Damages under the law of Contract a remedy or a penalty.
‘Ubi Jus Ibi Remedium’, is a Latin maxim which means that ‘where there is a right there is a remedy’. The principle contemplated is that, when a person’s right is violated the victim will have an equitable remedy under law. The person whose right is being infringed has a right to enforce the infringed right through an action before the court of law. The two words ‘damages’ and ‘penalty’ are used in Section 73 and Section 74 of the Indian Contract Act, 1872. These two words have not been defined explicitly and therefore their interpretation depends upon the understanding and it might differ from case to case.
Section 2 (h) of the Indian Contract Act 1872 defines Contract as ‘an agreement enforceable by law’. Breach of contract is the term used to refer to a situation where one party breaks the promise they made in the contract. If the damage done is extensive and severe, the court may order to pay ‘damages’. The basic theory of damages is that they are compensation in monetary form.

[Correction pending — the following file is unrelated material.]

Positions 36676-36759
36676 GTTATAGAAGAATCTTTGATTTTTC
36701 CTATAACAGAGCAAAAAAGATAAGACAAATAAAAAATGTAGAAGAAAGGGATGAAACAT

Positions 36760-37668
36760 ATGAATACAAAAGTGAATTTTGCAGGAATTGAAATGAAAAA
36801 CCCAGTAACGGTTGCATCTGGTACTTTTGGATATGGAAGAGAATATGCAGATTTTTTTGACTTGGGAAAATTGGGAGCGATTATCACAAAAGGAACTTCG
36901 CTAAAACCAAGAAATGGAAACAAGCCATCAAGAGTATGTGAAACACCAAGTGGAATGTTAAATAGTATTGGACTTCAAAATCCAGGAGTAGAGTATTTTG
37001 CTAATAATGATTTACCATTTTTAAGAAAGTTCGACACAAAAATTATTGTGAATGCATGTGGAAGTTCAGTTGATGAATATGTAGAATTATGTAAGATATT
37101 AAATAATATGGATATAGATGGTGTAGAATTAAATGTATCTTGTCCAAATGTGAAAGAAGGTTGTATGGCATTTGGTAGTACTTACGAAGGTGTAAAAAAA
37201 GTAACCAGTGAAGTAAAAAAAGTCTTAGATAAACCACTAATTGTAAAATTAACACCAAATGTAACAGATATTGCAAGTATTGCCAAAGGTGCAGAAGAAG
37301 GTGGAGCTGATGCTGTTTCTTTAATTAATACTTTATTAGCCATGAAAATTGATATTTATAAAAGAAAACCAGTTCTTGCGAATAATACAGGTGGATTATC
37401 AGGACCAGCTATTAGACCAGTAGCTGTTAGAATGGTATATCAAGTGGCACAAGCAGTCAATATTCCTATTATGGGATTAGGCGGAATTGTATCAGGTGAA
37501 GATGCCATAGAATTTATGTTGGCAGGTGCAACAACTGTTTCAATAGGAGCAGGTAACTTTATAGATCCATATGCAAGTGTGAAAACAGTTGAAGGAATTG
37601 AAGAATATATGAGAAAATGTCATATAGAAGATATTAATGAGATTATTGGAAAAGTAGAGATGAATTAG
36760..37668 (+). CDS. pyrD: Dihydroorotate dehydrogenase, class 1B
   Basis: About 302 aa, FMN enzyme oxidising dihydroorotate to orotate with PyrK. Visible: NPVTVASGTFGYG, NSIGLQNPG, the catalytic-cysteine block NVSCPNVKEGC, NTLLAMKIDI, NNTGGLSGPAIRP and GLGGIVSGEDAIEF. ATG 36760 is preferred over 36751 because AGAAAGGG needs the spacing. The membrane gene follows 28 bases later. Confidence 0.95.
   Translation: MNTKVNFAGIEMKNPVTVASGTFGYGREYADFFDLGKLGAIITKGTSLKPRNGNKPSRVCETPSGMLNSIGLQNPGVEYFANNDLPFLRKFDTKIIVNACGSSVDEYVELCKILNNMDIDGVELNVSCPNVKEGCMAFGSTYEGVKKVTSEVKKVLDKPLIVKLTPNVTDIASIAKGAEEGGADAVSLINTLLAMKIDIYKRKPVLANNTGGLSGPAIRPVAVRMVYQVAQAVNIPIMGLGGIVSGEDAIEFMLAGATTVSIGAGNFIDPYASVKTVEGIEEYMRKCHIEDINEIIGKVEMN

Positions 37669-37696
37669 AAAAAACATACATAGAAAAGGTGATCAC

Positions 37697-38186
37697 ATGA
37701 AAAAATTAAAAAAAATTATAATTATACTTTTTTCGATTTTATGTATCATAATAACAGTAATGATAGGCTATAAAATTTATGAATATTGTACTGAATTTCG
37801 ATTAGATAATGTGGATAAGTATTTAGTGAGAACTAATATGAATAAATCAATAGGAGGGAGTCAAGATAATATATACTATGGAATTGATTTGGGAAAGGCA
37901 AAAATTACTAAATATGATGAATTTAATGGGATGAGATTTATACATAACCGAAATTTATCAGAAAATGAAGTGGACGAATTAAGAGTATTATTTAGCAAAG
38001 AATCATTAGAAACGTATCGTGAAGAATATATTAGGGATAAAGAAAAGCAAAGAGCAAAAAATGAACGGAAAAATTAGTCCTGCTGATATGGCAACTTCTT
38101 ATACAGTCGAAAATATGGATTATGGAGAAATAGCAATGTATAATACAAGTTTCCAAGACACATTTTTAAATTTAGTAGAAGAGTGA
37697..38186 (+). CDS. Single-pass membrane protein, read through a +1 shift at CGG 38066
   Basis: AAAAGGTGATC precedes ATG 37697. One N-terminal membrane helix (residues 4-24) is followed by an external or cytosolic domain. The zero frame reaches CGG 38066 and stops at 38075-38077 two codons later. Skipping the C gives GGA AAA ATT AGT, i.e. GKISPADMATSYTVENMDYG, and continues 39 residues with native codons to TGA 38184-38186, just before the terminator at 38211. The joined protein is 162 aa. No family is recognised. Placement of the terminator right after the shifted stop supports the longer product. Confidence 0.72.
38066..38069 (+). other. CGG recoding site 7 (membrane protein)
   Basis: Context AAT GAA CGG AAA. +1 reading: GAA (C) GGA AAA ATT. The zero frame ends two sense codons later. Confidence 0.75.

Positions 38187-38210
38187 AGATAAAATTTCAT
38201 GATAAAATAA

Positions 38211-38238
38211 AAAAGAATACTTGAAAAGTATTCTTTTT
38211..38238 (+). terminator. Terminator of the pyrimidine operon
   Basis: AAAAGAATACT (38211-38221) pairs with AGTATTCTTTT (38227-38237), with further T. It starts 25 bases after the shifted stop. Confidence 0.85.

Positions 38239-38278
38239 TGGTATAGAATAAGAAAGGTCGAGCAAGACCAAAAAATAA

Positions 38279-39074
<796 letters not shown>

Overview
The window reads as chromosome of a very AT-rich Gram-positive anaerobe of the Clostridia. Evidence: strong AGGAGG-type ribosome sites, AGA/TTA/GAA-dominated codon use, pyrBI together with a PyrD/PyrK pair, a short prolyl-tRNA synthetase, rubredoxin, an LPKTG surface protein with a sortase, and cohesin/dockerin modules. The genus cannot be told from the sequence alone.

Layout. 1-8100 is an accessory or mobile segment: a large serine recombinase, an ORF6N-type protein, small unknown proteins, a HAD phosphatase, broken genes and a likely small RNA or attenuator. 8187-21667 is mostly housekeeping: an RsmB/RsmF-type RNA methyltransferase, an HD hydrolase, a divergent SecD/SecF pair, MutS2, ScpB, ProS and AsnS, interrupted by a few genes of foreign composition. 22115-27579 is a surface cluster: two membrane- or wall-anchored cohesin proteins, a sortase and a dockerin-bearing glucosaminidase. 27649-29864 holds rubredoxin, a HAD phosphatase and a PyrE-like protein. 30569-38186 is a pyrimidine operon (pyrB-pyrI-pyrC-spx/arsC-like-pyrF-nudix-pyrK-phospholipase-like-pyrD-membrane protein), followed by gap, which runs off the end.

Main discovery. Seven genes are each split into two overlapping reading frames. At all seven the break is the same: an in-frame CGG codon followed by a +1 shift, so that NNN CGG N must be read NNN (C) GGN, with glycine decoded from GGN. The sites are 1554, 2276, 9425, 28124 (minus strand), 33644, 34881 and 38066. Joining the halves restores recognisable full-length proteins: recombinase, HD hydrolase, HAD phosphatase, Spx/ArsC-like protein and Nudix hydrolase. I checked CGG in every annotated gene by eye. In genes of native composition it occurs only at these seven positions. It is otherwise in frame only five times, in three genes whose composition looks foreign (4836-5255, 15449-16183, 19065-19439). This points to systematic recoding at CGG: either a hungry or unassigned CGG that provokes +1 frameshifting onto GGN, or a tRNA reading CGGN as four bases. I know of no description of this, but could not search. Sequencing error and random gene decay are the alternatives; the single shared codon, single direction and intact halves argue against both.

Section 73 & 74 of the Indian Contract Act
The Indian Contract Act uses the words loss or damage under Section 73 as:- Compensation for loss or damage caused by breach of contract. When a contract has been broken, the party who suffers by such breach is entitled to receive, from the party who has broken the contract, compensation for any loss or damage caused to him thereby, which naturally arose in the usual cause of things from such breach, or which the parties knew, when they made the contract, to be likely to result from the breach of it. Such compensation is not to be given for any remote and indirect loss of damage sustained by reason of the breach. In case of breach, the aggrieved party has the right to sue for damages.
An uncommonly known fact is that Section 73 is based on a case law, i.e. Hadley v. Baxendale (I). The well-known rule in this case was stated by the Court as follows: